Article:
Not-so-“Happy Easter” for nature

With regards to the upcoming Easter holidays, WWF Switzerland calls out the effects of our consumption on nature today:

  • Fish consumption peaks at Easter: 100g fillet of “grown” salmon is fed with about 175 grams of wild-caught herring, anchovies or sardines and 95 grams of soy.
  • Before eating the egg, chickens need a lot of food. Swiss chickens eat mainly imported concentrate feed and have a poor calorie conversion: we put about 3.6 calories of concentrate feed into one egg calorie.
  • During the Easter period, the CO2 emissions of lamb transported by plane increase, as consumption explodes between 50 and 85 percent of the year. A sixth of this meat arrives in Switzerland by plane from New Zealand and Australia.
  • To cover the growing demand for Easter, an animal feed is produced. For this foraging, large areas of forest are converted to cropland, unique habitats for plants and animals are lost, fertile soil is destroyed, water is polluted, or smaller fish are caught and killed industrially.

Fish for Good Friday

In 2021, more fresh fish was consumed in Swiss households during Easter, especially Good Friday, than during the rest of the year. Salmon is the most popular edible fish in Switzerland, accounting for around 20 percent of retail sales in this category. However, the breeding of predatory fish such as salmon is a burden on both biodiversity and the climate. This is mainly due to the high nutritional requirement. This increases the pressure on stocks of small fish such as anchovies or sardines, which form the basis of the marine food chain. Most of the fish caught to produce fish feed can be eaten directly by humans. This would also have advantages as they are richer in important micronutrients such as calcium, iron and zinc than farmed fish.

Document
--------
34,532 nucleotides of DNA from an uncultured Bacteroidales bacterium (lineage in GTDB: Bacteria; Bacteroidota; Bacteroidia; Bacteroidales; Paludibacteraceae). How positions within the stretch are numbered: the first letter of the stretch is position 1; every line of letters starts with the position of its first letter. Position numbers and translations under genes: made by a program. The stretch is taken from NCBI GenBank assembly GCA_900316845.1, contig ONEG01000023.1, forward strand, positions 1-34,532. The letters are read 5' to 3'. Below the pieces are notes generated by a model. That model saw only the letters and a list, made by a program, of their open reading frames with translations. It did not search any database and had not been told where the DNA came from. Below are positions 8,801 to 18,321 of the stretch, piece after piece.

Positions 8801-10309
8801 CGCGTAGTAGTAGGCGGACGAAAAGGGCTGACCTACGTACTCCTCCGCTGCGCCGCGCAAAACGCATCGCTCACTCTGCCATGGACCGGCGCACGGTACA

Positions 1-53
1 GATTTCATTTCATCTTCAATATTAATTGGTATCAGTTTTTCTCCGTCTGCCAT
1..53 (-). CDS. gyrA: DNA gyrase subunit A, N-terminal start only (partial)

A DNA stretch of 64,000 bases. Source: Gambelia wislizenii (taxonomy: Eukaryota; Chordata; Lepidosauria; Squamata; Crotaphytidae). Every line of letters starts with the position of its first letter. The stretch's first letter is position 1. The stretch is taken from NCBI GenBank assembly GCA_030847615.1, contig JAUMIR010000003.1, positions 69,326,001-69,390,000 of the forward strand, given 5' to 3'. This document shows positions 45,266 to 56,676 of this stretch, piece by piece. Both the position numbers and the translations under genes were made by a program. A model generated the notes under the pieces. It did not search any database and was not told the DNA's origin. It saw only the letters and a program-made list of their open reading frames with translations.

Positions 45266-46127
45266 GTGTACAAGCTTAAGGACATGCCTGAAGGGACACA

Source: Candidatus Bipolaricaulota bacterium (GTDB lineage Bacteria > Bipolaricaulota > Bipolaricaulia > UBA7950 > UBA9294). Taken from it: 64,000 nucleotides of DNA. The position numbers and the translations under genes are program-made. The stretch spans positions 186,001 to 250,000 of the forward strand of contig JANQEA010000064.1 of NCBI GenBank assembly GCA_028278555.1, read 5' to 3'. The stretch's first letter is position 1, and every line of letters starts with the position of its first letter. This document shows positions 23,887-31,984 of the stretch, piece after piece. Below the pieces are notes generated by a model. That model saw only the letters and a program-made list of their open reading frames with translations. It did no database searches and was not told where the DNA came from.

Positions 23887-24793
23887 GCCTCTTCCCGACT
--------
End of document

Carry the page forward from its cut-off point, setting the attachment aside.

Swiss egg producers brought more than 1.1 billion eggs to market in 2022. Upward trend On average, each person in Switzerland eats 195 eggs per year. During Easter and Christmas, consumption has increased by around 16% year-on-year. On average, a chicken needs 120 grams of concentrated feed per day. Extrapolating this to 195 eggs per person per year in Switzerland, each person indirectly consumes 23.5 kg of concentrated feed through eggs alone. This is inefficient and wastes valuable calories.


Half of the lamb consumed in Switzerland is imported. About 50 to 60 percent of that comes from New Zealand and Australia. Although most of the sheep graze in pastures, around 60 percent of the animals in these countries are taken to Switzerland after slaughter. Products that move around place a huge burden on the environment, as air traffic emissions are among the main causes of the climate crisis.

Keep the traditions, but reduce the general consumption

In line with the slogan “You don’t have to be perfect to protect the climate”, “less is more” applies to the consumption of these foods. It makes sense to treat fish, eggs and meat as delicacies and enjoy them consciously on special occasions like Easter. If we want to reduce the effects of the climate and biodiversity, and thus ourselves, we must reduce the average consumption throughout the year. “If we want to change something, it’s time to break the patterns we’ve learned,” says Isabel Jimenez, WWF-Switzerland seafood expert.

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